Macon and Bibb County’s flagship library, Washington Memorial, will soon get its first thorough renovation in three decades.
Thomas Jones, director of the Macon-Bibb County Public Libraries, said the library may have to close for up to a week for the work to be completed. Construction could begin in about two months, as workers replace carpets and lights and repaint parts of the library.
All the carpet will be replaced, including the worst-condition areas in the children’s room and the elevators. That will make the library more inviting and safe, Jones said.
“It was put in the building in 1978 during the remodeling,” he said. “It’s just so shopworn it’s definitely in need of replacement.”
The Washington Memorial Library will benefit because of the under-budget construction of the new Charles A. Lanford M.D. Library in south Bibb County. About $454,000 remains from the $2.5 million in county bonds and $2.5 million in grant money used to build the Lanford Library.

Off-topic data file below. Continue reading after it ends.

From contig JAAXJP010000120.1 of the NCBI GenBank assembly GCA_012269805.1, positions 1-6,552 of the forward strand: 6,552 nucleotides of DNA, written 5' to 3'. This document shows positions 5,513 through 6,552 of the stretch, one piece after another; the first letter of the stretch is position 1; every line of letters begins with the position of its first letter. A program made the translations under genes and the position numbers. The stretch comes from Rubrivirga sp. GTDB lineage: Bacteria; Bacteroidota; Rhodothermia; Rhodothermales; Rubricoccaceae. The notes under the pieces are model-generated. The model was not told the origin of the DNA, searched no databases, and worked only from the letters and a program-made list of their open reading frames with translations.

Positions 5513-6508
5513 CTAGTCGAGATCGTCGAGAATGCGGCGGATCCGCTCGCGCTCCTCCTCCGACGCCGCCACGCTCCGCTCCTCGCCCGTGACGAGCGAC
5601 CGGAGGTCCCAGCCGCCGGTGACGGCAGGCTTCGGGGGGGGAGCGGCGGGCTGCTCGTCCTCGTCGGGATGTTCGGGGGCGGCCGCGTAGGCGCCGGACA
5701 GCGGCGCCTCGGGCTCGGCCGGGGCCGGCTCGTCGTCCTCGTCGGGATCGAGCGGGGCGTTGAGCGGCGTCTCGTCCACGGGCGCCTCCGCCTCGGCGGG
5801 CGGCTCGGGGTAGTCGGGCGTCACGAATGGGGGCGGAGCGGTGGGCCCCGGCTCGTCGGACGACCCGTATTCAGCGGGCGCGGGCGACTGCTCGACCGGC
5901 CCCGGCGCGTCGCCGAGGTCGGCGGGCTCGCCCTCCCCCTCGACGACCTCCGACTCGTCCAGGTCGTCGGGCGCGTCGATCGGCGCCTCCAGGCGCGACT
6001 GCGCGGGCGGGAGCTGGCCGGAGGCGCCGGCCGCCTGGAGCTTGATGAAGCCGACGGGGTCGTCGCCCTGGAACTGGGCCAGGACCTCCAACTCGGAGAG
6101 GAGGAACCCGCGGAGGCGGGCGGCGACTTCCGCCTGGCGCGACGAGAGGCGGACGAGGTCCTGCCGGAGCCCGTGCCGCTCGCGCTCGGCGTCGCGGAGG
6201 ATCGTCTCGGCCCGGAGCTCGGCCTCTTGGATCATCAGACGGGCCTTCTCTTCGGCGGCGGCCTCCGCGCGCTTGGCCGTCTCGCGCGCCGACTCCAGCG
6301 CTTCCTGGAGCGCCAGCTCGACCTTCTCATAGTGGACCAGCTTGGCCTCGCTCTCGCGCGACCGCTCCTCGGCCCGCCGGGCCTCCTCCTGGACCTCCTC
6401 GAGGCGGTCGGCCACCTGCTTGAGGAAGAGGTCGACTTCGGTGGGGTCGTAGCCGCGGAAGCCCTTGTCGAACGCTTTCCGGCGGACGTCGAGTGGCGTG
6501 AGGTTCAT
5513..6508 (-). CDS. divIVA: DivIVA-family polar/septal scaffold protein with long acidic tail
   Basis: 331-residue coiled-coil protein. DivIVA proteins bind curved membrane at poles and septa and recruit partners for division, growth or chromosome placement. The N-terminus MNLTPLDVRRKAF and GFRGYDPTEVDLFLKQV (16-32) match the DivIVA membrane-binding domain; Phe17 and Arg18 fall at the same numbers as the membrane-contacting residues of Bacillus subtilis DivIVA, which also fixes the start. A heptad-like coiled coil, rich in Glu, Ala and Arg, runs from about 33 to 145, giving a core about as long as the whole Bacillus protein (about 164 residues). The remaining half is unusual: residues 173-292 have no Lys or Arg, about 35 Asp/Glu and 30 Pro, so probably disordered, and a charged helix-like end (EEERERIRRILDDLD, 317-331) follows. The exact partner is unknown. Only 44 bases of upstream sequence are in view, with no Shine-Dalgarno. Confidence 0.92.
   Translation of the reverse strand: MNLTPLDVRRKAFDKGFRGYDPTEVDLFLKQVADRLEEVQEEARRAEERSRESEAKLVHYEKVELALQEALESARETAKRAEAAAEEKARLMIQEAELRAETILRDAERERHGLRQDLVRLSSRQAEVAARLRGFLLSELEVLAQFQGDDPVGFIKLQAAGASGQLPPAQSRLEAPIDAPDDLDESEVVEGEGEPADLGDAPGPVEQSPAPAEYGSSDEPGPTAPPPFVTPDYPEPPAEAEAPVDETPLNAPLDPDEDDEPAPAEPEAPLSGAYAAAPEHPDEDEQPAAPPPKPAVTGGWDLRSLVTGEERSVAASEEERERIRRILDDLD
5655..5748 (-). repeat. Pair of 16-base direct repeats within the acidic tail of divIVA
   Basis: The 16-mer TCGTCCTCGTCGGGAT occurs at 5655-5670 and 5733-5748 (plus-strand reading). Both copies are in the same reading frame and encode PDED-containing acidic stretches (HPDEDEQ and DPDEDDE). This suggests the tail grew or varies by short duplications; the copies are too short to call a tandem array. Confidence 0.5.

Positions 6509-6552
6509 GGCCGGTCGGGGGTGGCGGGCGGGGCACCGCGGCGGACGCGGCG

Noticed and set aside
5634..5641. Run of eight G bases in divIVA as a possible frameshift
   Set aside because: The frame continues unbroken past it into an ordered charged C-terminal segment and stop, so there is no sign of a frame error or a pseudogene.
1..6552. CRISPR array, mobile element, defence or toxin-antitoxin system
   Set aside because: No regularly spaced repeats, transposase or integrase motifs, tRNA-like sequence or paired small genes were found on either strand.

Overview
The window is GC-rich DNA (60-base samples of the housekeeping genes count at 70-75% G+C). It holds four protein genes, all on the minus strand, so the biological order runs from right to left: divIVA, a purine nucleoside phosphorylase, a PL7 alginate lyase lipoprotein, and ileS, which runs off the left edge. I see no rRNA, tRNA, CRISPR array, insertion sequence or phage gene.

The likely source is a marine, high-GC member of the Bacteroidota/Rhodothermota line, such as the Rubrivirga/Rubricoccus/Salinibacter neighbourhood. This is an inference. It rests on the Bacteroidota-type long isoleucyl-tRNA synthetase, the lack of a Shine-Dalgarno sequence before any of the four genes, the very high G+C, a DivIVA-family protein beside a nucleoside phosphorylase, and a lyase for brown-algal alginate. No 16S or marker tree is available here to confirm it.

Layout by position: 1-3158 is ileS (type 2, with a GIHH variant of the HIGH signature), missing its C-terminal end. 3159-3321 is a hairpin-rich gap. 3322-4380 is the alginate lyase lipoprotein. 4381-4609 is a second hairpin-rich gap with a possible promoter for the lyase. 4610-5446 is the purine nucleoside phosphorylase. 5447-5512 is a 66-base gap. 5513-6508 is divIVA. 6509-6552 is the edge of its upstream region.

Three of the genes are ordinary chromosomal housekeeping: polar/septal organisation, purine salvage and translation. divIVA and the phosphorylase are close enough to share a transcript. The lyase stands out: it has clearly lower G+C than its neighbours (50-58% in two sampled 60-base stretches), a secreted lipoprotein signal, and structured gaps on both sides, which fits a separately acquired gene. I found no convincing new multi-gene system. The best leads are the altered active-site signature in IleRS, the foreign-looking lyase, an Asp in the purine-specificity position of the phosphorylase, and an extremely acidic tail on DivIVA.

“They kind of lucked out coming in under budget,” said Sam Kitchens, Bibb County’s director of buildings and properties, who is helping advise the project.
The most expensive item is the new carpeting. County commissioners last week approved a $309,000 contract for the carpet and the installation. Jones said installers will fit the carpet tiles around the existing bookcases so the books don’t have to be moved. Much of the work may be able to be done at night, though the library is closed only from 9 p.m. to 9 a.m., leaving less time for after-hours work than most businesses.
Other work will touch up the paint and replace many of the light fixtures to save money on electric bills. More efficient bulbs will be installed on the second floor, which has newer light fixtures.
Jones said the library board hasn’t yet decided whether it will need to close the library to allow the work to proceed. Traffic typically slows down around December, when many people are on vacation, he said, so disruptions could be minimized then.
Washington Memorial Library typically has about 400,000 visitors each year.
To contact writer Mike Stucka, call 744-4251.